Director: James Mangold
Cast: Hugh Jackman, Tao Okamoto, Rila Fukushima, Hiroyuki Sanada, Svetlana Khodchenkova, Will Yun Lee, Haruhika Yamanouchi, Brian Tee, Famke Janssen
Screenplay: Mark Bomback, Scott Frank
126 mins. Rated PG-13 for sequences of intense sci-fi action and violence, some sexuality and language.
Last year, we saw the release of The Wolverine which, I noticed after my first viewing, was exactly what I wanted from the origins film released back in 2009. In The Wolverine, we see a damaged Logan (Hugh Jackman, in his seventh but not last portrayal of the clawed antihero), haunted by his having to kill the woman he loves, Jean Grey (Famke Janssen). He is asked to come to Japan to seek out a dying man who he saved back in WWII. Logan is a torn man with nowhere, and his struggle in this film is both an internal and external one. Jackman brings this struggle out beautifully, as a man who cannot die wishes to be at peace. As Wolverine begins to question the motives of all the new faces around him, he gets drawn into possible conspiracies and, if I may say, some of the best action sequences of the entire X-Men franchise.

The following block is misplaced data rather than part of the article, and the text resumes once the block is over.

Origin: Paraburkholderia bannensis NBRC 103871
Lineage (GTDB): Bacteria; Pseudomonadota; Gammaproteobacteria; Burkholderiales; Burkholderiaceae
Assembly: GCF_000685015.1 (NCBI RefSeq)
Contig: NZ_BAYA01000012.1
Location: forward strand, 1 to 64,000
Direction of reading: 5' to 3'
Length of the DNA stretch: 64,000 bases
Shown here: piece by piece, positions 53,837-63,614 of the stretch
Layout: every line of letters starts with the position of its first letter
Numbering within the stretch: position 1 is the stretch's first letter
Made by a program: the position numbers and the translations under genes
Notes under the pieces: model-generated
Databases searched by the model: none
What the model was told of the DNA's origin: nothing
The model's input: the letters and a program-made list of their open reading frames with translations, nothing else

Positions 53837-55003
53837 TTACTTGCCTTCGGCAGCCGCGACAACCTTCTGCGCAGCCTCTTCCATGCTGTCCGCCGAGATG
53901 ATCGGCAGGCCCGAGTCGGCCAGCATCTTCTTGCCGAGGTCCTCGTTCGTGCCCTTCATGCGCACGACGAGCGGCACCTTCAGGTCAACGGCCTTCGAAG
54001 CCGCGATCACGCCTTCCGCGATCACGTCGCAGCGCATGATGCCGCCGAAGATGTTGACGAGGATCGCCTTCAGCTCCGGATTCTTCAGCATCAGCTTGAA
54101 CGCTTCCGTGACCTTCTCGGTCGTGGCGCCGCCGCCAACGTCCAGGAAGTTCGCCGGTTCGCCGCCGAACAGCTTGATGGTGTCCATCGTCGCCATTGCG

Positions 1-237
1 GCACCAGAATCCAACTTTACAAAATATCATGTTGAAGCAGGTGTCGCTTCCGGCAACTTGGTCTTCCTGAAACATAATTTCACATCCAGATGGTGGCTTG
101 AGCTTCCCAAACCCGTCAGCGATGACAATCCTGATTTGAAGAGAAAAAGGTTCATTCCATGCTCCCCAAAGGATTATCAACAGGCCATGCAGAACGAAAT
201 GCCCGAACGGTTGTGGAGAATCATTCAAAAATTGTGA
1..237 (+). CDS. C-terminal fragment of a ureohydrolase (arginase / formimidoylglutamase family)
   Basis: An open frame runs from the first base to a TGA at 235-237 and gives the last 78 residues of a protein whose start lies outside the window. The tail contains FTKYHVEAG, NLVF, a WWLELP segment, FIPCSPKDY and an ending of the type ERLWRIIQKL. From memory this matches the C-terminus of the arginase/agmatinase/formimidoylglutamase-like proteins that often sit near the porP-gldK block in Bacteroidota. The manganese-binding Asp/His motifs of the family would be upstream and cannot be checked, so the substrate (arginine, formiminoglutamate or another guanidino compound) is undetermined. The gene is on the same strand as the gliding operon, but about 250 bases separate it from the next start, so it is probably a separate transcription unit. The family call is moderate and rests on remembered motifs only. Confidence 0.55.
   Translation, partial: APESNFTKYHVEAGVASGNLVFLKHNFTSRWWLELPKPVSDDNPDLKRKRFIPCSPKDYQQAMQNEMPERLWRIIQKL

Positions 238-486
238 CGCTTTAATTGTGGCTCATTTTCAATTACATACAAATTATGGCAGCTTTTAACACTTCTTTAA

This is James Mangold’s first foray into superhero territory, and he brings a film that feels realer than most of its kind (even if that realism falls apart near the end of the film). One interesting direction Mangold chose to take was to set the film after X-Men: The Last Stand, a decision I stand behind as it allows the film to truly spread its wings (or claws, for that matter). We see Wolverine in a much more personal piece than previous installments. Jackman knows this character and every portrayal gets him better and better.
Now the supporting players, with the exception of Famke Janssen, are all relatively underwhelmed, perhaps as we know very little about them at film’s start, whereas we have canon for Grey and Logan’s relationship to build on.
The special effects and sets in the film are astounding, definitely worthy of praise and a big step up from the last solo Wolverine pick. Japan of the near-future is gorgeous, with popping colors and an array of visual textures to play with. The fight sequences are simple in essence and grand in execution. Overall, the film is very watchable.
Now, it does run on about 20 minutes longer than it should, and the ending tacked on both set up the next installment, 2014’s X-Men: Days of Future Past, as well as cause our heads to scratch (but more on that some other time). I didn’t see the point of the mid-credits end scene. Didn’t give us much. The realism of the film falls apart, as I said before, near the end of the film, but overall this is an emotional superhero film, exactly what we were missing in Origins, and reminiscent of 2013’s Iron Man 3.
What did you think of The Wolverine? Have you seen it? Did it engage you? Vote and comment!
-Kyle A. Goethe
For my review of X-Men Origins: Wolverine, click here.
For my review of X-Men: First Class, click here.